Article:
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Student Teams Competed for $20,000 to Make a Difference at the Do Good Challenge

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Ocular in Riggs

Students, staff, faculty and more were filled with excitement as the fifth annual Do Good Challenge Finals kicked off on Tuesday, April 19 at the Samuel Riggs IV Alumni Center. 

University of Maryland President Dr. Wallace Loh welcomed the crowd and emphasized his vision for a university that values doing good for others. “Do Good is about serving others,” he said. “Do Good is about giving back. We are Terps, therefore we do good! When you do good, that is citizenship in action. To do good is what makes this country what it is.” 

Loh also expressed his appreciation for the work being done through the School of Public Policy’s Center for Philanthropy and Nonprofit Leadership. “It’s not just enough to have the passion for it,” he said. “You need the knowledge to translate that passion, and that’s where the Center for Philanthropy and Nonprofit Leadership comes in.” 

The judges for this year’s competition were Sagar Doshi, a strategy and operations business analyst for Deloitte Consulting’s commercial practice, and former winner of the 2014 Do Good Challenge; Rosie Allen-Herring, president and chief executive officer of the United Way of the National Capital Area; and Barry Gossett, retired chairman and CEO of Baltimore-based Acton Mobile Industries. 

During this year’s eight-week challenge, student teams raised more than $100,000, reached more than 120,000 people and volunteered for more than 4,700 hours.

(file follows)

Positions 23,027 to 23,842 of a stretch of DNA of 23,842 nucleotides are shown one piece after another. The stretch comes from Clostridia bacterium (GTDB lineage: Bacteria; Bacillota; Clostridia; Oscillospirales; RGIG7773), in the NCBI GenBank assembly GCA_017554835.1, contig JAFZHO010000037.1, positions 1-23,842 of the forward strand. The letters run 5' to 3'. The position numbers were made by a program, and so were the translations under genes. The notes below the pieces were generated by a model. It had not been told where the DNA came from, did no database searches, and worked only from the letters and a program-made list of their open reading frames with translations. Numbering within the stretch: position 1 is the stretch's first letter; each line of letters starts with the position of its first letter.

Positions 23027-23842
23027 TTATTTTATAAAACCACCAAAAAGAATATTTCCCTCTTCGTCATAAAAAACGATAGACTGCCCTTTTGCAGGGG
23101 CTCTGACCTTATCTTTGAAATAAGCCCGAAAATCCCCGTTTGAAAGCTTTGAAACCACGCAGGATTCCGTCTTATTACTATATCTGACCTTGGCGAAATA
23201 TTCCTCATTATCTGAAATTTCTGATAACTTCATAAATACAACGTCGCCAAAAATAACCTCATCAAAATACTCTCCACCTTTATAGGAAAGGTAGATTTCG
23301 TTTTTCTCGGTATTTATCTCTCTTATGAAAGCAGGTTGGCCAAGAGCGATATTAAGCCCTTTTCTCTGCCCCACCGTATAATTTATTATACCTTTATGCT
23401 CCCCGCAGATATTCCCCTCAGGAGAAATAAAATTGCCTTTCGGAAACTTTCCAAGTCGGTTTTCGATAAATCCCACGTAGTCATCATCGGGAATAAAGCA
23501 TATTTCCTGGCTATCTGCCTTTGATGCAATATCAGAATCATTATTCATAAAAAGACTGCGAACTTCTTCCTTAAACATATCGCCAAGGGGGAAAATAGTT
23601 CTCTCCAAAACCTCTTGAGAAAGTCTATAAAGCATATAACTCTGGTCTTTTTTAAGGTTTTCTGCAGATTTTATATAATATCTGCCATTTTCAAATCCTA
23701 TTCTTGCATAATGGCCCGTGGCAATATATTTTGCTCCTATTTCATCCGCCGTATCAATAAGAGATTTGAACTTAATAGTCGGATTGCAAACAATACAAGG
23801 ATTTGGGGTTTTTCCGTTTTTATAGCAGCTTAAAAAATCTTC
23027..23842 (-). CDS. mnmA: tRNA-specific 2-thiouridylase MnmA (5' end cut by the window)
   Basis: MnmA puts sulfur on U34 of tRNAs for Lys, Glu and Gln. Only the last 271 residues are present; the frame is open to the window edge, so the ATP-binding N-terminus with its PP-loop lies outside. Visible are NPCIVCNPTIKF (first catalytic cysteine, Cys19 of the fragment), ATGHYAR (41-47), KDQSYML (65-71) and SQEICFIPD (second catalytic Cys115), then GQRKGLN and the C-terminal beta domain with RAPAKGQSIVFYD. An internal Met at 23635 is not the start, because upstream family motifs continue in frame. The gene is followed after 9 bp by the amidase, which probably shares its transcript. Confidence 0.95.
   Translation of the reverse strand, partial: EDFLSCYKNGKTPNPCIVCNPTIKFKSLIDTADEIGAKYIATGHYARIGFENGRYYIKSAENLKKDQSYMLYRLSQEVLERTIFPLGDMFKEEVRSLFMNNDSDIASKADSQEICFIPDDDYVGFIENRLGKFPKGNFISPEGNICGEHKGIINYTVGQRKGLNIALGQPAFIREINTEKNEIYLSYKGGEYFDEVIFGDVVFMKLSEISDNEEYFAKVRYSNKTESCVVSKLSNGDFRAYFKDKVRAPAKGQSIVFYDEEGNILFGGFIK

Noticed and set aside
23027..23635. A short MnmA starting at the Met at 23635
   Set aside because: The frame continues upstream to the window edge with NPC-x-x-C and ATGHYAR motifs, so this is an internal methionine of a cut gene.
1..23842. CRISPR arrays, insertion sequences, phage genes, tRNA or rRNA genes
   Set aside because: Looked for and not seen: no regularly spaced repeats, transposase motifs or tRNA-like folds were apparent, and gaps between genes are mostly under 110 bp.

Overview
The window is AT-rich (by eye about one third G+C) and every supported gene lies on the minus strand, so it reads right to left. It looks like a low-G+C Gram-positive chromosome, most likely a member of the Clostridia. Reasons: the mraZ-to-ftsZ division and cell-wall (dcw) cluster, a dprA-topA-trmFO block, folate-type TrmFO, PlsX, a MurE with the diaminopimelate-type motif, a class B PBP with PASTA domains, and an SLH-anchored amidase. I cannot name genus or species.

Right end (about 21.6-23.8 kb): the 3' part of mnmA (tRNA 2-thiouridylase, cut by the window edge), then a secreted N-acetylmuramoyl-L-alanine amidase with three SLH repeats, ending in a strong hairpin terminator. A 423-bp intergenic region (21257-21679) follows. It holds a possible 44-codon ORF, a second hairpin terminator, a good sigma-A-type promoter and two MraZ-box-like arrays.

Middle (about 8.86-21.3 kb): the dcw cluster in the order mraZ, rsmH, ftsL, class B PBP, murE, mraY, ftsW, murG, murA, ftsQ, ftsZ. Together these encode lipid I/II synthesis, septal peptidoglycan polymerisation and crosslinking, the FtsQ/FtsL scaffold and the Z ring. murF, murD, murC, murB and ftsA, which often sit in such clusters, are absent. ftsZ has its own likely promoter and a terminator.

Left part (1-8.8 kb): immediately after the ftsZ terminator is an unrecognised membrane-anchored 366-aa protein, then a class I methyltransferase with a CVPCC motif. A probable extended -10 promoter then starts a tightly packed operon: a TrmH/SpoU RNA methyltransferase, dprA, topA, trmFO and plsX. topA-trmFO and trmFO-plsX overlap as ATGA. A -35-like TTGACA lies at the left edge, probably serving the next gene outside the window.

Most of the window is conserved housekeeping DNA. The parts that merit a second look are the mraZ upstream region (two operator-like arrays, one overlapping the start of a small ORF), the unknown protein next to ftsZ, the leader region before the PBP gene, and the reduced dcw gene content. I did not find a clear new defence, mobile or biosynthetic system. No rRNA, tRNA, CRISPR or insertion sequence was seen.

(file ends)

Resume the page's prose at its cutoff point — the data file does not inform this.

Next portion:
Prior to the final competition, teams chosen as semi-finalists were given a chance to present their projects to Do Good Showcase attendees. Each attendee was given “Do Good dollars” to invest in the projects of their choice. The two showcase teams who received the most Do Good dollars, The Voice and A Helpful Hello, were allowed the opportunity to give two-minute pitches on stage during the finals. The audience then texted in votes for their favorite semi-finalist to win the Showcase Audience Choice Award and $750 to further their efforts. 

This year the competition again featured the project track and the venture track. Projects in the competition were one-time or annual, student-run initiatives intended to maximize impact for a cause or organization through volunteering, fundraising and/or raising awareness. Ventures were independent, student-founded and student-run organizations whose efforts during the challenge were focused on taking the organizations to the next level. 

No Taboo. Period. was the first team to present. After explaining that there are 15,855,000 women ages 14-40 living in poverty in the U.S., the team said their project aimed to promote awareness of the need to women in extreme poverty to have access to feminine hygiene products. The group worked to host on-campus collection drives and collected more than 6,000 products, helping 310 women to have menstrual products for a month. The team also created a fundraising campaign, hosted educational and awareness events and volunteered at the DC Diaper Bank during the competition. 

Next to present was Preventing Sexual Assault. The students began with startling statistics about campus sexual assault, including the fact that 90 percent of sexual assault victims on college campuses do not report the assault.The team’s mission is to spread awareness and take action to end sexual assault on the University of Maryland campus. During the challenge, the organization hosted an “Occupy McKeldin Mall” event to bring attention to the issue and to spread awareness of the resources that are available to victims. The group made connections with 52 Greek organizations, 12 student organizations and 13 departments on campus. They raised nearly $8,000 through the Occupy McKeldin Mall event and said they would use any prize money from the competition to host additional events and workshops to spread awareness and provide support.